Ashley Picket, BA in Sociology, Class of 2016
My name is Ashley Picket, and I graduated with my BA in Sociology from SHSU in May 2016. I took some time off of school after graduating to work and figure out my next steps. In September 2017, I accepted a job with the Department of Educational Leadership at SHSU, and in Spring of 2019, I was accepted into the Higher Education Administration MA program at SHSU. I was promoted in 2019 to work as the Graduate TEA Coordinator with the Associate Dean of Graduate Studies in the College of Education. I love working for the College of Education because I get to play a part in shaping the future educators and administrators of Texas.
I received my MA in Higher Education Administration and Graduate Certificate in Academic Advising in December 2020 and have been using my degree and skills learned in my current role by working to implement a career advising program for graduate students in the College of Education. This program is rolling out Summer 2022.
The Sociology program at SHSU changed my career trajectory. Before I decided on Sociology as my major, I changed my major three different times and at one point I thought about quitting college all together. If it weren’t for the wonderful counselors in the Career Services Center, I may have never stumbled across Sociology, and my future career in Higher Education Administration. I can honestly say that after taking Introduction to Ethnic Studies with Professor Plemmons, I was hooked! The Sociology program at SHSU broadened my world view and gave me the tools to see my world and those in it differently. I especially enjoyed my time spent in the Sociology Club and working at the Center for Rural Studies within the Department of Sociology! The Sociology Club and Center for Rural Studies allowed me to assist the Faculty in the Department with their research, and allowed for me to present research at the Southern Rural Sociological Association and the Southern Sociological Society Conference.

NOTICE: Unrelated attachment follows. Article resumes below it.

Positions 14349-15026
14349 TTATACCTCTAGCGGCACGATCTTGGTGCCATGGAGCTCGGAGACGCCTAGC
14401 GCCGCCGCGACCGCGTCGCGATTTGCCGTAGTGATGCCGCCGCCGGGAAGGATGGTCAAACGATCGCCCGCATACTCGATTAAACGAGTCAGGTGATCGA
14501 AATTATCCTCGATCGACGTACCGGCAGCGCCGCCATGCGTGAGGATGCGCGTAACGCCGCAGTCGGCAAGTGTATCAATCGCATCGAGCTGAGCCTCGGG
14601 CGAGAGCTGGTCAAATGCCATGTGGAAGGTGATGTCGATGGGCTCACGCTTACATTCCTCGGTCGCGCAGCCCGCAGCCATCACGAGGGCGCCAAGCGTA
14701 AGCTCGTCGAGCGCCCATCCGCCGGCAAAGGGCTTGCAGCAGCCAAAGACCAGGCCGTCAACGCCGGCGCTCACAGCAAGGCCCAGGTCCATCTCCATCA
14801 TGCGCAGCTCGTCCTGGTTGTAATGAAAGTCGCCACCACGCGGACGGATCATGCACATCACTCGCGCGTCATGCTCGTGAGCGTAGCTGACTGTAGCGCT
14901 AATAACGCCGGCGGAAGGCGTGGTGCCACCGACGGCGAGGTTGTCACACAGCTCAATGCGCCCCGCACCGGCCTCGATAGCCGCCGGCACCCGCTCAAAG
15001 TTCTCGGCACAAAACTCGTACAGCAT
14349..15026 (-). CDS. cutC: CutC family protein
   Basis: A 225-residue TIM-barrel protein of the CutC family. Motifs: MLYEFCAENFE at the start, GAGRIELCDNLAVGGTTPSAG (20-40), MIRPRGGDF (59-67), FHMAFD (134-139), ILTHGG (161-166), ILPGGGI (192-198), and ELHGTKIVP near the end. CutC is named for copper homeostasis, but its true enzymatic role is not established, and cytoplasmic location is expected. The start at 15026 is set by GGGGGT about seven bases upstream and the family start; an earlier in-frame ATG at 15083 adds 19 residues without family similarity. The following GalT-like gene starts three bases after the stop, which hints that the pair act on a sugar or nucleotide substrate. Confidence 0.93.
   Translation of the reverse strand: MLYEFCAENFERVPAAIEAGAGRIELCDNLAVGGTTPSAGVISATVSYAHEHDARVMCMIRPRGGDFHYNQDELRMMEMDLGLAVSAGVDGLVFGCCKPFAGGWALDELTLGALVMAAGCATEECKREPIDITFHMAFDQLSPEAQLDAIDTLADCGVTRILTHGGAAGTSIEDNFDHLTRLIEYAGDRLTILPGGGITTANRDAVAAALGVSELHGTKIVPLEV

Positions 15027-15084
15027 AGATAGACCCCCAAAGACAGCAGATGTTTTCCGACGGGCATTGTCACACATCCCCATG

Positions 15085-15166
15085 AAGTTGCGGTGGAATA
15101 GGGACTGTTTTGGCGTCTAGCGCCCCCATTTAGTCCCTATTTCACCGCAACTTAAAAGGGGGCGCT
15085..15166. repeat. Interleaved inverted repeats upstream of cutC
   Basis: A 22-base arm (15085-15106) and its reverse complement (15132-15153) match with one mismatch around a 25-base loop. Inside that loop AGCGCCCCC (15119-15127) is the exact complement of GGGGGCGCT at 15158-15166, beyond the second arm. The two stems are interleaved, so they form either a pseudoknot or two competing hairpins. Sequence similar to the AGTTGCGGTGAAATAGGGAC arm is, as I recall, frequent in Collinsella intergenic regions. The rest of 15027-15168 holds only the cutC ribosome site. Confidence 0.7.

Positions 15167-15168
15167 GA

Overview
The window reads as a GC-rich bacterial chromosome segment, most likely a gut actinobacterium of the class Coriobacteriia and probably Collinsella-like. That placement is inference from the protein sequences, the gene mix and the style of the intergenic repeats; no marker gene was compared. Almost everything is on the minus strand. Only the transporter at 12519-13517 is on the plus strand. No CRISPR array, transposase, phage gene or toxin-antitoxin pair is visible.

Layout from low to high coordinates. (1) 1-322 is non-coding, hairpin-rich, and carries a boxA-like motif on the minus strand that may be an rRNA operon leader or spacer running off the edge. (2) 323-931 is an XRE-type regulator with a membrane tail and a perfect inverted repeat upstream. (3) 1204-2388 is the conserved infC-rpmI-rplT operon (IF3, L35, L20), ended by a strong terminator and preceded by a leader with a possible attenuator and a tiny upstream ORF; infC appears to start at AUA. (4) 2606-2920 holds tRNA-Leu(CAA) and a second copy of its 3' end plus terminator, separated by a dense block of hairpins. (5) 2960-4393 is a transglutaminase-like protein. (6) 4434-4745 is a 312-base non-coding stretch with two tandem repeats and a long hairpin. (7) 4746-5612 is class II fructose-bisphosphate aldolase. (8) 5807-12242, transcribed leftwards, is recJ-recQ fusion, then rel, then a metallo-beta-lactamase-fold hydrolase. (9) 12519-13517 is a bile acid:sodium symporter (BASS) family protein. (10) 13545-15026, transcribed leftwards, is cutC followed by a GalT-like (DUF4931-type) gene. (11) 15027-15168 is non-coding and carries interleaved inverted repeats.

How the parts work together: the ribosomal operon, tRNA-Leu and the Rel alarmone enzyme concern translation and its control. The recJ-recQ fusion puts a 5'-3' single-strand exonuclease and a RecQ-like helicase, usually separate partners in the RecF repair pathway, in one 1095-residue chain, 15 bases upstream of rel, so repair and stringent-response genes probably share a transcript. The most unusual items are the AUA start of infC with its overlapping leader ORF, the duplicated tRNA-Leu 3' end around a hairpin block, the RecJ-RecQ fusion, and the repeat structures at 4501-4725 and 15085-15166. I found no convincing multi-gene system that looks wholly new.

Currently you can find me working to serve graduate students in the College of Education by day and playing a mean tambourine and singing in my band The Pickets at night!